But does that buildup reflect the outcome of a pre-conscious decision to initiate movement? Not necessarily, no. It might reflect the slow-cresting nature of the aforementioned random ebb and flow of brain activity. As long as that ongoing random neural activity plays some role in determining the precise moment of movement onset, then those waves of activity will be apparent when we average the data together time-locked to the onset of movement. This is more than just an intriguing idea: In an actual EEG experiment, subjects were faster to react to surprise stimuli while doing Libet’s task when the stimulus was preceded by a slow buildup of neural activity over the motor cortex. This slow buildup could not reflect preparation for movement because the surprise stimuli were delivered at random times, unknown even to the experimenter. You cannot prepare for a movement that you do not know you are going to make!
What this means is that the slow buildup might reflect the neural antecedents of a decision to move rather than a consequence of it. The decision, according to the SDM, happens very close in time to the onset of movement, consistent with the moment at which subjects report first being conscious of their decision. Perhaps Libet should have taken his subjects at their word—when they reported feeling like they had felt the urge to move at t-minus-200-milliseconds, maybe that was because that was precisely when the decision was made. Instead, Libet assumed that his subjects must have been wrong about the time of their decision to move, because the RP was visible so much earlier. Thus, the SDM is a late-decision account of the RP, rather than an early-decision account like the classic interpretation. And if the brain’s decision to initiate movement coincides in time with the conscious decision to initiate movement, then this at least leaves open the possibility of conscious will. (It does not, however, account for the brain activity that precedes both the conscious decision and the threshold crossing that triggers the movement—that is another matter.)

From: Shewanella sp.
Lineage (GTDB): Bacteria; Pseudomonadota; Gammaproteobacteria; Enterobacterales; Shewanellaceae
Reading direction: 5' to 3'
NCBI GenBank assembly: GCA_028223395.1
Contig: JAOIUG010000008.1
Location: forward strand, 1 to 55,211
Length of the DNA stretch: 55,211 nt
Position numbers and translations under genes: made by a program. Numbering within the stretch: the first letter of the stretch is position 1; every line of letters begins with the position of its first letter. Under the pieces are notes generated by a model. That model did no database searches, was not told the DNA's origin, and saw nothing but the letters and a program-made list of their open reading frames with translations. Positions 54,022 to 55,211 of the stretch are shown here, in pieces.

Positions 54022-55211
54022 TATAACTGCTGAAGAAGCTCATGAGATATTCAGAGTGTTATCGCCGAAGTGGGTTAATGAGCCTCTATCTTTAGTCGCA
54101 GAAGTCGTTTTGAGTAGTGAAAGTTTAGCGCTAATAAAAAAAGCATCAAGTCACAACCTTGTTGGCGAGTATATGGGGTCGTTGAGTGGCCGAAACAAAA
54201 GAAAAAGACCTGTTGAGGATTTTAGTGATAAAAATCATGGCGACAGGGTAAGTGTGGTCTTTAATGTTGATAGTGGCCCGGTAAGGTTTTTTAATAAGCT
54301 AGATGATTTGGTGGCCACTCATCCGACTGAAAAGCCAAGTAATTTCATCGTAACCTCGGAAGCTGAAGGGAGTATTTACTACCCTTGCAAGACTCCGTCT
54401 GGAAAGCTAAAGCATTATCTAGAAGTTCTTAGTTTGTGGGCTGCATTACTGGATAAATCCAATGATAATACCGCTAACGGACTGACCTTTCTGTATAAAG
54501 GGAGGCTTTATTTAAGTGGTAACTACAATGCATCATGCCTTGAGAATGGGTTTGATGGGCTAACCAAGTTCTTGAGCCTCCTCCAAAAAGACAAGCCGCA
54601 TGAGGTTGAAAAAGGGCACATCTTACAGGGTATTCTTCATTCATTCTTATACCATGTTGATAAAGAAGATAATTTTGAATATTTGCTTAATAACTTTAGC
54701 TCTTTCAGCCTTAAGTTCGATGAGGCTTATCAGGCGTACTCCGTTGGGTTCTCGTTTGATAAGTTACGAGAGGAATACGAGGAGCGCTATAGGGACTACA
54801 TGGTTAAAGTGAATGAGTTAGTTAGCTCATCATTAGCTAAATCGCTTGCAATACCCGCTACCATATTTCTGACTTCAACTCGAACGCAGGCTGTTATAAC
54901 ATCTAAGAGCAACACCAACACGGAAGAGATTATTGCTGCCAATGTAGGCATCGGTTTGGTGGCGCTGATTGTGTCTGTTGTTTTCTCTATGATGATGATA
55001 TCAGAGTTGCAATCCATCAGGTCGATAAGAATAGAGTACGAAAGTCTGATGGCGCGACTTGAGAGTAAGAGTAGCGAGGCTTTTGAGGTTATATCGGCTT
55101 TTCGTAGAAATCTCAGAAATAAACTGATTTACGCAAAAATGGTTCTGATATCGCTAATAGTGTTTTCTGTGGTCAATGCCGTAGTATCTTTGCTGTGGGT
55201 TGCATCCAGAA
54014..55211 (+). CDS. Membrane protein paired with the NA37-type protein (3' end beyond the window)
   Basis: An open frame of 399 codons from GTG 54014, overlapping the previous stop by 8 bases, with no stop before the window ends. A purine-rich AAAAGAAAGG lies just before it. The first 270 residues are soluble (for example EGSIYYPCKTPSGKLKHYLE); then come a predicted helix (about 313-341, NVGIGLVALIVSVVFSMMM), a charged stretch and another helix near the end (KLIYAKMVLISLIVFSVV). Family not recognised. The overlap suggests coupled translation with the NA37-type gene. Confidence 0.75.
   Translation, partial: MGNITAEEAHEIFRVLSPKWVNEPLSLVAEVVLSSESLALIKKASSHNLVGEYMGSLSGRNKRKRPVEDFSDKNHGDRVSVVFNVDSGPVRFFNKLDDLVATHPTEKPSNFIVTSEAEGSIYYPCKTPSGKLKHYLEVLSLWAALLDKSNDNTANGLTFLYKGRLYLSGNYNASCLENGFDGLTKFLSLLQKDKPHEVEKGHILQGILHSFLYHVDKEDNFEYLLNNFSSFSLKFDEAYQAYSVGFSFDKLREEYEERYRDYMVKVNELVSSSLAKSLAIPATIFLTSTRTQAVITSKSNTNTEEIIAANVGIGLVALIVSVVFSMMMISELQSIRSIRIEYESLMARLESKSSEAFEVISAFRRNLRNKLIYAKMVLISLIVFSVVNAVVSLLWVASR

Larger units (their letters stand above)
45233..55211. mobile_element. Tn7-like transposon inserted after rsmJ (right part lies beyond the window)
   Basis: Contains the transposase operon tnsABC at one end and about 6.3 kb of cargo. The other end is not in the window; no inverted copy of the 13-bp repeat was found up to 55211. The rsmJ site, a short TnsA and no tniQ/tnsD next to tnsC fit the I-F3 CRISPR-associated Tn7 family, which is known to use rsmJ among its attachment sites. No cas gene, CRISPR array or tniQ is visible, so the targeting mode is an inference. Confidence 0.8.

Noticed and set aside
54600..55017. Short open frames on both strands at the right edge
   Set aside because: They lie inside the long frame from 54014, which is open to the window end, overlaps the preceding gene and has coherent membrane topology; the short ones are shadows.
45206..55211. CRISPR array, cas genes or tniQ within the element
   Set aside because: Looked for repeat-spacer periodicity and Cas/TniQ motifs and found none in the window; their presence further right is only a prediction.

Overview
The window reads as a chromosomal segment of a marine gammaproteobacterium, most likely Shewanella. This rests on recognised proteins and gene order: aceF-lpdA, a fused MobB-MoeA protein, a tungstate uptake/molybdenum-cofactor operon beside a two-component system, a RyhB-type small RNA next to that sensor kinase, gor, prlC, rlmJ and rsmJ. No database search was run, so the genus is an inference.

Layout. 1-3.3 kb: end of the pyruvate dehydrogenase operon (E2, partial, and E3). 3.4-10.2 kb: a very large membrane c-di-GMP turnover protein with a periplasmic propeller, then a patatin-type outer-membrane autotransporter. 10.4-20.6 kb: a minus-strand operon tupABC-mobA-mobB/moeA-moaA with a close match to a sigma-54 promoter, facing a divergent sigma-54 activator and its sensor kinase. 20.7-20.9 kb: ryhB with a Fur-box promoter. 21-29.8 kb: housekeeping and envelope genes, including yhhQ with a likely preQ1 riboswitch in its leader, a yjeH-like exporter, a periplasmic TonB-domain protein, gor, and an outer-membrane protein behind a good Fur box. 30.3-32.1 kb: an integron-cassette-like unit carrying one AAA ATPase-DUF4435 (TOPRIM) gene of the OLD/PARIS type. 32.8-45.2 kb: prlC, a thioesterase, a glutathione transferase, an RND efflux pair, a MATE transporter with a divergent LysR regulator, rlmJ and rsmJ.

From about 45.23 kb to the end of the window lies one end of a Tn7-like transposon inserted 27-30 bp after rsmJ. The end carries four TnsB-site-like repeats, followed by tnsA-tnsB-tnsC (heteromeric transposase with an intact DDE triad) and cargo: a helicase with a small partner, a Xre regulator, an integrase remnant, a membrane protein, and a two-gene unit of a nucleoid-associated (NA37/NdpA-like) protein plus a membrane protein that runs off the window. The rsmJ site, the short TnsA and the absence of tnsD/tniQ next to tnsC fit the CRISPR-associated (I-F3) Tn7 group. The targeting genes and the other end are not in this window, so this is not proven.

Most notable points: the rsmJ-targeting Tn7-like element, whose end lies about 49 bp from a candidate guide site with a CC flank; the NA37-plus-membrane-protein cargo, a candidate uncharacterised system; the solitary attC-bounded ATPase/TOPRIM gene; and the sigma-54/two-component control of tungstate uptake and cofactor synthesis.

In another more recent account along similar lines, Schmidt and colleagues proposed that the motor system is subject to an ongoing (presumably random) slow-varying ebb and flow called the slow cortical potential (SCP). The motor system in the brain is, according to Schmidt, more excitable in the “up” phase of the SCP, which means that, all other things being equal, movement is more likely to be initiated in the up phase compared to the down phase of the SCP. Thus, if you average your EEG data time-locked to movement onset, then the resulting waveform will be dominated by the up phase of the SCP and this will appear in the average as a slow buildup. This model (called the slow cortical potential sampling hypothesis) has the same implications for conscious will as the SDM—it at least leaves open the possibility of conscious volition. As with any new set of findings and new theoretical framework, this one will require further research to confirm and pin down. It remains open to debate.
What about free will? What does neuroscience have to say about it in the end? Well, you can argue about free will on purely conceptual and philosophical grounds, and find various ways to refute its existence or allow for it, depending on how you define it. But could neuroscientific data be used to prove that free will does not exist? That would be difficult, though perhaps not impossible. Given the societal importance that attaches to the idea of free will, the bar should be set quite high. If you could predict human actions (based on brain activity or otherwise) well in advance of the initiation of the action, so that your predictions came far before any conscious decision (e.g. many seconds in advance) with near-perfect accuracy, then we would want to consider that evidence very carefully because it would indeed be a serious threat to conscious will.
But no such evidence exists, and, in my opinion, it is unlikely that it ever will. Why? Well, consider that a single brain is arguably more complex than the entirety of the Earth’s atmosphere, and even the local weather can be challenging to predict, despite millennia of trying to learn how to predict it. So, it seems unlikely that simply applying machine learning techniques to brain data is going to lead to that level of prediction. Therefore, if you believe in free will, there is as present no hard neuroscientific data (that I know of) that could be used to seriously undermine that belief.
EDITORIAL NOTE: Dr. Schurger graciously accepted an invitation from the Society of Catholic Scientists to write this article for their website on his groundbreaking research and its potential implications for the age-old question of human freedom. This article is part of a collaboration with the Society of Catholic Scientists (click here to read about becoming a member). The original version of the article is available on the SCS website here along with extensive footnotes.